A $10,000 Pay Disparity Could Cost Apple Millions

Is a $10,000 pay disparity an illegal difference in salary?

According to a recently filed lawsuit against Apple, training instructor Justina Jong found a coworker’s W-2 on the printer and learned that that male coworker earned almost $10,000 more than she did–even though they did the same job.

Now, for some Silicon Valley jobs, a $10,000 pay disparity would not be an unlawful difference. If one of your employees earns $250,000 and their coworker earns $260,000 for the same job, that 4 percent difference can be easily explained by performance or experience. But, Glassdoor says the average salary for a training instructor at Apple is between $90,000 and $166,000. That $10,000 difference could be highly significant.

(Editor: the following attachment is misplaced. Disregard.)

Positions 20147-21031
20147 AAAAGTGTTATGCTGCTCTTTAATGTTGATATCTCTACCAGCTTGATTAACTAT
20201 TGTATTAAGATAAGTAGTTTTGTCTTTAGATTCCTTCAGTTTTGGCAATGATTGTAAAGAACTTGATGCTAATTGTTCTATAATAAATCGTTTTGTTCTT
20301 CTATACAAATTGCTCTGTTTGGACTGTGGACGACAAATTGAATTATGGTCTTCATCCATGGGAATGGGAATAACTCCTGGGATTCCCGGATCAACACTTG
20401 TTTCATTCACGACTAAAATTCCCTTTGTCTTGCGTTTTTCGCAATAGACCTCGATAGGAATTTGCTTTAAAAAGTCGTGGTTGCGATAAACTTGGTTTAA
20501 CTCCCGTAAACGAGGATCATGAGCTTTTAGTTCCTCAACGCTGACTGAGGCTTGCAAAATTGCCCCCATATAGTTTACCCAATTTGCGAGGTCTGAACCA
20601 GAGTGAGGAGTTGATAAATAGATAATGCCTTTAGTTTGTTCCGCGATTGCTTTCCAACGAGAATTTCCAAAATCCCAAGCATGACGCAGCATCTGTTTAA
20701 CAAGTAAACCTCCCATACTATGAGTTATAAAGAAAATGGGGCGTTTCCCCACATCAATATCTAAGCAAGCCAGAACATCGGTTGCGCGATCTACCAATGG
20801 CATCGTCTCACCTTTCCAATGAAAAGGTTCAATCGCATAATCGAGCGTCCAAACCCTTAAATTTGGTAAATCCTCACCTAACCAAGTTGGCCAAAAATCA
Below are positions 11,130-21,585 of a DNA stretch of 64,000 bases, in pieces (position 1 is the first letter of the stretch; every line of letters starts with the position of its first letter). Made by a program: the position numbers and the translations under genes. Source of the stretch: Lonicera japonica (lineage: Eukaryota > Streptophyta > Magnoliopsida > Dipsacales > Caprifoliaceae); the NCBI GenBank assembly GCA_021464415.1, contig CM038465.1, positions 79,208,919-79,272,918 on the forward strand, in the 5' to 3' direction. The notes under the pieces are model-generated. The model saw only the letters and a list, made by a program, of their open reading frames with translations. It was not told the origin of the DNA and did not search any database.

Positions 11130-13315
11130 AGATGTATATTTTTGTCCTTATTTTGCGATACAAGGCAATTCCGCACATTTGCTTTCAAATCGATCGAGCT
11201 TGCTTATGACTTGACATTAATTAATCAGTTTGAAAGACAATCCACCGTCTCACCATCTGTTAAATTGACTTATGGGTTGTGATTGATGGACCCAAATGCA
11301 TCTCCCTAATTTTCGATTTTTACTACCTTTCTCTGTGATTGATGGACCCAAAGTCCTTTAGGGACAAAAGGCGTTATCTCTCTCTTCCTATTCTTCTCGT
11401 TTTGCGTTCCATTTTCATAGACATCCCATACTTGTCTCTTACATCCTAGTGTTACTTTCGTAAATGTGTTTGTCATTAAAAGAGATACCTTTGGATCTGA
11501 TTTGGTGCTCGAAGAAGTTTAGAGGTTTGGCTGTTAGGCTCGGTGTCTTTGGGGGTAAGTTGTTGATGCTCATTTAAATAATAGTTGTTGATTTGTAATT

Or, again, it could be easily explained. If Jong’s male coworker consistently performed at a higher level or had several years more experience, it could be a justifiable difference.

To keep reading, click here: A $10,000 Pay Disparity Could Cost Apple Millions

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One thought on “A $10,000 Pay Disparity Could Cost Apple Millions

  1. One thing I liked about my career in the public sector was the rigid pay transparency. If you so X job with Y years experience, your pay is Z. Yes, it rewarded the poor workers to a point, but you didn’t have pay discrepancies due to race, color or gender.

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